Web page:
University students are running the risk of graduating with limited job options.
A leading organisation in skills development and apprenticeship schemes has urged colleges to provide more robust career advice, based on current labour market insight, to ensure that young people are aware of the full range of career options available.
The calls from City & Guilds for students to be able to have the tools to make more informed decisions about their futures follows new research which suggests there will be an excess of graduates in years to come.
Analysis by City & Guilds reveals that 40% of young people are turning towards university compared to 35% of young people at the same time last year. However, separate labour market research from Lightcast shows that only 29% of UK jobs typically require a degree level qualification.
Commenting on the findings, David Phillips, Managing Director of City & Guilds, said: “While university is the right path for some, it’s certainly not the only option. Our recent Great Jobs research shone a light on the essential jobs that make up 50% of all UK employment opportunities, many of which rely on vocational routes such as traineeships, apprenticeships, and T Levels.”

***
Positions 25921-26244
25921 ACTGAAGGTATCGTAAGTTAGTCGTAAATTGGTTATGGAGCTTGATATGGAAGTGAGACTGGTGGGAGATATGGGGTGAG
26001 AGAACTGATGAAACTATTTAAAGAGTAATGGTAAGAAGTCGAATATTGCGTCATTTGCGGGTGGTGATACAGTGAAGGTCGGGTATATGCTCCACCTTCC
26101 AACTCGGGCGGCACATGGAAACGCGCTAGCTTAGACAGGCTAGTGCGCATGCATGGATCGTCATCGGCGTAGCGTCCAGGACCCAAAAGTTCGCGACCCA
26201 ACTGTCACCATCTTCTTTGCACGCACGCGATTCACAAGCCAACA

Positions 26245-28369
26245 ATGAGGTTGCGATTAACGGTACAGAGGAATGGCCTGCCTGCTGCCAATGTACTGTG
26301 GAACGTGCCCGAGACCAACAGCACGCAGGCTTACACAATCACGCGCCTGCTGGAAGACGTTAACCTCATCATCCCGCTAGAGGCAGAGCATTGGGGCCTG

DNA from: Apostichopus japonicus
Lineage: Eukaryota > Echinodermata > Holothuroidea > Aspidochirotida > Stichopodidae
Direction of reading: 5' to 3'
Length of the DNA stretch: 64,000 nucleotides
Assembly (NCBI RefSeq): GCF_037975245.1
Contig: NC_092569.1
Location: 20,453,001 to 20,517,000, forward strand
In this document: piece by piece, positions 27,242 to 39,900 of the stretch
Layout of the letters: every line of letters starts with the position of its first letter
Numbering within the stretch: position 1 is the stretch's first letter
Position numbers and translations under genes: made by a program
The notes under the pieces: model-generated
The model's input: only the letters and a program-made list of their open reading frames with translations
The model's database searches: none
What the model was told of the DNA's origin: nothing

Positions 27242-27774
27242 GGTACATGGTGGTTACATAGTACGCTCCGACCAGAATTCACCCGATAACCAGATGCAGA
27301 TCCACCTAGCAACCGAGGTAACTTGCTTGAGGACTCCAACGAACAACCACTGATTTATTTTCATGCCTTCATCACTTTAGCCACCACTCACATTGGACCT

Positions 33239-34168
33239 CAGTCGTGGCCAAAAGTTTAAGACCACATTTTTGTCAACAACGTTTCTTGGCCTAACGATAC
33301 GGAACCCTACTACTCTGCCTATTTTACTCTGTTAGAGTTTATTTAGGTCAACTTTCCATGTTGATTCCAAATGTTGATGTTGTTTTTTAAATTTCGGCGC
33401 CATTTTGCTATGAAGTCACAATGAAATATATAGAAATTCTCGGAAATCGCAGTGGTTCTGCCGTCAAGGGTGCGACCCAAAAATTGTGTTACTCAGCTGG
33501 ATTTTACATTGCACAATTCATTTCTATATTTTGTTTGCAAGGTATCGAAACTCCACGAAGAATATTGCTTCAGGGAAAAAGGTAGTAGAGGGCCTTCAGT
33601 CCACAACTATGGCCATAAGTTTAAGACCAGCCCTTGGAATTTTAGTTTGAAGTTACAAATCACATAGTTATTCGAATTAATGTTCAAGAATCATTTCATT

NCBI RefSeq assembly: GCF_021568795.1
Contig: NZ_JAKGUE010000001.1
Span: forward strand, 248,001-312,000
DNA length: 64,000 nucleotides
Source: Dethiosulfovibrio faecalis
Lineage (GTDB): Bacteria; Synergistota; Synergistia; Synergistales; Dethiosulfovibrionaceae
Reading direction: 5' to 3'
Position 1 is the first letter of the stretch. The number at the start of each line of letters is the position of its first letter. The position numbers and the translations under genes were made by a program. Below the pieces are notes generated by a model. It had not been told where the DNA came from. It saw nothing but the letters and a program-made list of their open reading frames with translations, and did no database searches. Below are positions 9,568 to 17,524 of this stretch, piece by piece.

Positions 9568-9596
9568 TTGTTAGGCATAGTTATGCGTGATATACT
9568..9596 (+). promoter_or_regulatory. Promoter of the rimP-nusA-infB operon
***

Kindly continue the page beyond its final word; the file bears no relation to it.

City & Guilds’ research suggests that girls are more likely to take the degree route, with almost half (47%) of girls aged between 17-19 considering going to university, compared to under a third (31%) of boys.
This might correlate with girls being more preoccupied with future earnings, with more than half (54%) making their post-college choice based on what they believe is the best way to get a good job with a good salary, compared to just 44% of boys.
However, this could prove to be erroneous, Phillips suggests, who wants to see students armed with more information before deciding on their next step
He said: “It’s reassuring to see that young people are already thinking ahead about the career options available to them.
“However, as the UK battles against a volatile labour market, with a potential recession on the horizon and a cost-of-living crisis, it’s more important than ever that young people make informed decisions about their futures.”
Do you think colleges are doing enough to present the wide range of different education options available to students upon leaving?